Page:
Two studies (the E-3193, INT-01426 trials and the Suppression of Ovarian Function Trial (SOFT)7 8) provided evidence on the role of OFS in addition to tamoxifen in these patients. In the E-3193, INT-0142 trial, 345 premenopausal women at low clinical risk of recurrence (use of chemotherapy was not allowed) were randomised to receive tamoxifen alone or tamoxifen plus OFS for 5 years.6 The SOFT randomly assigned 3066 premenopausal women to receive 5 years of tamoxifen alone, tamoxifen plus OFS or the AI exemestane plus OFS.7 8 In the primary analysis of the SOFT testing the benefit of adding OFS to tamoxifen, 2033 patients were included of whom 53% received chemotherapy before randomisation due to higher clinical risk of recurrence (importantly, patients with prior exposure to cytotoxic therapy could be enrolled within 8 months after chemotherapy completion only if premenopausal status was confirmed). Taken together, the results from these two trials have suggested that the addition of OFS to tamoxifen does not provide any benefit in women at low clinical risk of recurrence for whom tamoxifen alone should be still considered standard of care.9–11 On the contrary, the addition of OFS to tamoxifen showed to significantly improve the outcomes of women considered at higher clinical risk of recurrence. At a median follow-up of 8 years, the addition of OFS to tamoxifen in patients exposed to chemotherapy in the SOFT was associated with a 5.3% absolute benefit in disease-free survival (DFS; HR 0.76, 95% CI 0.60 to 0.97) and a 4.3% absolute benefit in overall survival (OS; HR 0.59, 95% CI 0.42 to 0.84).8 The benefit of adding OFS was even greater in patients younger than 35 years of age at the time of diagnosis.12 Importantly, when discussing with patients the combination of tamoxifen plus OFS, women should be made aware of the worse endocrine symptoms and sexual functioning (ie, hot flushes, loss of sexual interest, vaginal dryness and sleep disturbance) experienced with this combination particularly during the first 2 years of therapy and in those with no prior exposure to chemotherapy.13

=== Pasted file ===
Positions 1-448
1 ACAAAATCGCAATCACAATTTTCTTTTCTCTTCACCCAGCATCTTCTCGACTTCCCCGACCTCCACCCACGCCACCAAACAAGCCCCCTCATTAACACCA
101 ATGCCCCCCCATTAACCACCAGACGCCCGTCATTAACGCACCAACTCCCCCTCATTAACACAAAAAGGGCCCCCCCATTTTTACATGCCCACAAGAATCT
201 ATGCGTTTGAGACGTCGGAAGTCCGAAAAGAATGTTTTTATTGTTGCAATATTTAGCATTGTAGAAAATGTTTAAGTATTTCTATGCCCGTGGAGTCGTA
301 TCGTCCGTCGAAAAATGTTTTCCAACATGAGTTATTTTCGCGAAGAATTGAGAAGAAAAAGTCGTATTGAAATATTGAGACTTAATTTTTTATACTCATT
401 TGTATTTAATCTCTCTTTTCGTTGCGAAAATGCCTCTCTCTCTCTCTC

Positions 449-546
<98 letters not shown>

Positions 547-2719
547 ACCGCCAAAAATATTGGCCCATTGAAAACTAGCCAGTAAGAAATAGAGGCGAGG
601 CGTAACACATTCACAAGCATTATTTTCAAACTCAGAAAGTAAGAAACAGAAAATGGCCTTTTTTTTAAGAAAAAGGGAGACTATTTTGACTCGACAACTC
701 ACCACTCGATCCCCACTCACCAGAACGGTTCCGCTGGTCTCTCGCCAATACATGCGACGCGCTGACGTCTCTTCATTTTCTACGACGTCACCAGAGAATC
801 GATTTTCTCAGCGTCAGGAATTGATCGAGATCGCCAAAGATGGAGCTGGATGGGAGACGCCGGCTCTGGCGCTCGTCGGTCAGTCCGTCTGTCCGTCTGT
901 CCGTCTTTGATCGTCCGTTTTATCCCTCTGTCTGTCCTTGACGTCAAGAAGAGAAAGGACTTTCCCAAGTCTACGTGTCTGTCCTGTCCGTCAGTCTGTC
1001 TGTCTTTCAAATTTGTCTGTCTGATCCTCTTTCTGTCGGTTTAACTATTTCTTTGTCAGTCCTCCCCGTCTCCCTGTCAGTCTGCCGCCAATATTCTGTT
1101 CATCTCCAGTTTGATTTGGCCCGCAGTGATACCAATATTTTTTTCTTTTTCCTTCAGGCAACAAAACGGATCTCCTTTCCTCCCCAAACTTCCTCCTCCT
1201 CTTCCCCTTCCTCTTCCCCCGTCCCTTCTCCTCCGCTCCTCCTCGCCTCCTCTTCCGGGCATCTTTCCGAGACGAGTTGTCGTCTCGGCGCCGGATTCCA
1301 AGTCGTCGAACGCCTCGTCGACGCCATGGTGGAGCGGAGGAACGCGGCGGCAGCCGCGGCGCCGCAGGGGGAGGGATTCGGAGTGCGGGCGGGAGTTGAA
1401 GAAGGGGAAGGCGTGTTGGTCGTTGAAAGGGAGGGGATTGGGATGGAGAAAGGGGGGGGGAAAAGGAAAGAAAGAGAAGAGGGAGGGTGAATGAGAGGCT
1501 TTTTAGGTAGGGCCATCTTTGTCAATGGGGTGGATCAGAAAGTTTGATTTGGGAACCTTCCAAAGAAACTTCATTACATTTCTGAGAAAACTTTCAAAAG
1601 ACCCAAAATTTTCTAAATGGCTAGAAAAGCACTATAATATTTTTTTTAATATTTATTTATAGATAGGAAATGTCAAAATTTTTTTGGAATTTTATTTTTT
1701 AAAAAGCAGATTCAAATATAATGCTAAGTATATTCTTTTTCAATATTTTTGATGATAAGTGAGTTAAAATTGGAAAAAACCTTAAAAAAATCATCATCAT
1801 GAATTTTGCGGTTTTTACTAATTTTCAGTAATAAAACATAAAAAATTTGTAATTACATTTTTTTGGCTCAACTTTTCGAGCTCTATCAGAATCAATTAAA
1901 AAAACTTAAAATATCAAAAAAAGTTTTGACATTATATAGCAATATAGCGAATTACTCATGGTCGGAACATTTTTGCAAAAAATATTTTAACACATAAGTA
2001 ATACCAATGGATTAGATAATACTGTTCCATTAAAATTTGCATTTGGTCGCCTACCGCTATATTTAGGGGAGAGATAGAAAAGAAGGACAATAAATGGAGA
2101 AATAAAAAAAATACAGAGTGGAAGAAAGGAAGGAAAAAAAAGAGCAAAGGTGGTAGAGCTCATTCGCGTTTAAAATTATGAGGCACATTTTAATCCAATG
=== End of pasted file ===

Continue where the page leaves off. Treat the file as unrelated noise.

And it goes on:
While the role of OFS in premenopausal patients with higher clinical risk of recurrence (ie, those who are normally candidates also to (neo)adjuvant chemotherapy) is now well established and recommended by all major guidelines,9–11 the best partner (tamoxifen or an AI) to be combined with OFS remains highly debated. In fact, the combination of an AI plus OFS is now considered another available treatment option for these patients.9–11 However, the two large studies that investigated this strategy (the Austrian Breast and Colorectal Cancer Study Group 12 (ABCSG-12) trial14 and the joint analysis of the SOFT and Tamoxifen and Exemestane Trial (TEXT)15 16) showed conflicting results.